Streamed live to UT students and staff from Washington D.C., this year’s TEDMED conference explored perspectives on modern medicine and health care around the world.
Carolyn Kenny, MBA graduate student and president of the MBA Healthcare Association, which co-hosted the event with TEDxAustin, said TEDMED is an opportunity for viewers to learn about issues in health care directly from an influential collective of researchers.
TED, which stands for Technology, Entertainment and Design, is a set of conferences owned by the nonprofit Sapling Foundation. TED hosts programs around the globe and post lectures online, emphasizing innovative and engaging research presentation.
“The idea behind TEDMED is to bring speakers who are innovators in their field together, and then people together to watch those speakers,” Kenny said. “It’s a big deal because it’s globally dispersed, so the conference is actually in Washington, D.C., but there’s people all around the world in 80 different countries watching the content.”
The conference was streamed at the AT&T Executive Education and Conference Center. In one of many talks, Jonathan Bush, an entrepreneur and CEO of athenahealth, spoke about the relationship between for-profit and nonprofit institutions in health care.
“He was talking about disrupting the idea that once you’re at the top, you have to protect your turf and stay only in that market area, but you know, redefining and enlarging your market,” said Melanie Smith, UT alumna and Austin resident. “I thought that was a great idea.”
Although only day one of the three-day conference was screened, Kenny said students and staff have access to all the content because of UT’s status as a TEDMED flagship affiliate.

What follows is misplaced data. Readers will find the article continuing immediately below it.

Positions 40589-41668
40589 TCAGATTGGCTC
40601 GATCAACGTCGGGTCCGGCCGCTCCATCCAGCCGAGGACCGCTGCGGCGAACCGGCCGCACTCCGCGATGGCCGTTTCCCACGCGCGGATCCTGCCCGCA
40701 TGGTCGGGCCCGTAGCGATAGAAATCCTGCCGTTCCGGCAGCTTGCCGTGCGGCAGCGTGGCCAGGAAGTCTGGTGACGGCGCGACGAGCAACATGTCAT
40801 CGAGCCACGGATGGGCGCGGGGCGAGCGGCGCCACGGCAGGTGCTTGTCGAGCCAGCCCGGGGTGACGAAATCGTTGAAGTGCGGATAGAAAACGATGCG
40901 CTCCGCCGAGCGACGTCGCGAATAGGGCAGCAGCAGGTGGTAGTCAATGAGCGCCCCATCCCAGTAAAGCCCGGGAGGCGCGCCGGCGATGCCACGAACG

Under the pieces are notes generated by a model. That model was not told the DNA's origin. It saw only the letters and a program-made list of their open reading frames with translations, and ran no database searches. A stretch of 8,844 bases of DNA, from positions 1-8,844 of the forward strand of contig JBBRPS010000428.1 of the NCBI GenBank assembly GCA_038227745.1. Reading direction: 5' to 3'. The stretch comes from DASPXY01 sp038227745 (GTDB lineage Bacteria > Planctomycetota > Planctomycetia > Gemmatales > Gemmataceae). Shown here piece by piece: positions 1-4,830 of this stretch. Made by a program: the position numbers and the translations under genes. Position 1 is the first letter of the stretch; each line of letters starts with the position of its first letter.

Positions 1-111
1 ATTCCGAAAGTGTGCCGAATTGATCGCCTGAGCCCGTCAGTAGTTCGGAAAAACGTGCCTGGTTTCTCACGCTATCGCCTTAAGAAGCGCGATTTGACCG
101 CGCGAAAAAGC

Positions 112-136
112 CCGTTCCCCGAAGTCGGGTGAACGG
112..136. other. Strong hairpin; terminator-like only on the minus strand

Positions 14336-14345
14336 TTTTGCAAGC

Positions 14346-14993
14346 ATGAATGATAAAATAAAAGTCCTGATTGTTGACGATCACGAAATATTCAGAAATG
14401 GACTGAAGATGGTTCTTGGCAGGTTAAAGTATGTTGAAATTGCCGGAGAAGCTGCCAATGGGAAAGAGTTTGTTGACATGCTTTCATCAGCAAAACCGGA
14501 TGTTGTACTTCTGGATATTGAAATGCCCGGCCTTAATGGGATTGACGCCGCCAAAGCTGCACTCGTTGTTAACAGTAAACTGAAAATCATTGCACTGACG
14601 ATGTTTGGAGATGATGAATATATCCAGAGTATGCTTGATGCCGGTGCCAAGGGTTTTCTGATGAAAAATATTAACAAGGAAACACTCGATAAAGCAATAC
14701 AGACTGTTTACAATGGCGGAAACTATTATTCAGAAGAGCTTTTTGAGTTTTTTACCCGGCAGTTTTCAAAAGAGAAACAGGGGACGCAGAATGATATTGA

“So we are hosting this one day of the event, but because we are a flagship affiliate, we actually are allowing students and staff of the university to have access to the content through Sunday, which is really exciting,” Kenny said.
Shelly Tom, an MBA graduate student and vice president of Austin affairs of the MBA Healthcare Association, said the TEDMED talks are important to the work of MBA students.
“TEDMED, being very forward thinking, challenging conventional thought, is really a great opportunity for us MBA students to understand and listen to what these leaders, these scientists are doing, and how that can impact what we’re doing in our work and in our line of work,” Tom said.
Kenny said she expects there will be more TED screenings in the future.
“This is the second year that the MBA Healthcare Association has hosted TEDMED, and I think that’s something we would like to continue to do in future years because we’re getting lots of positive response from the UT community about it," she said.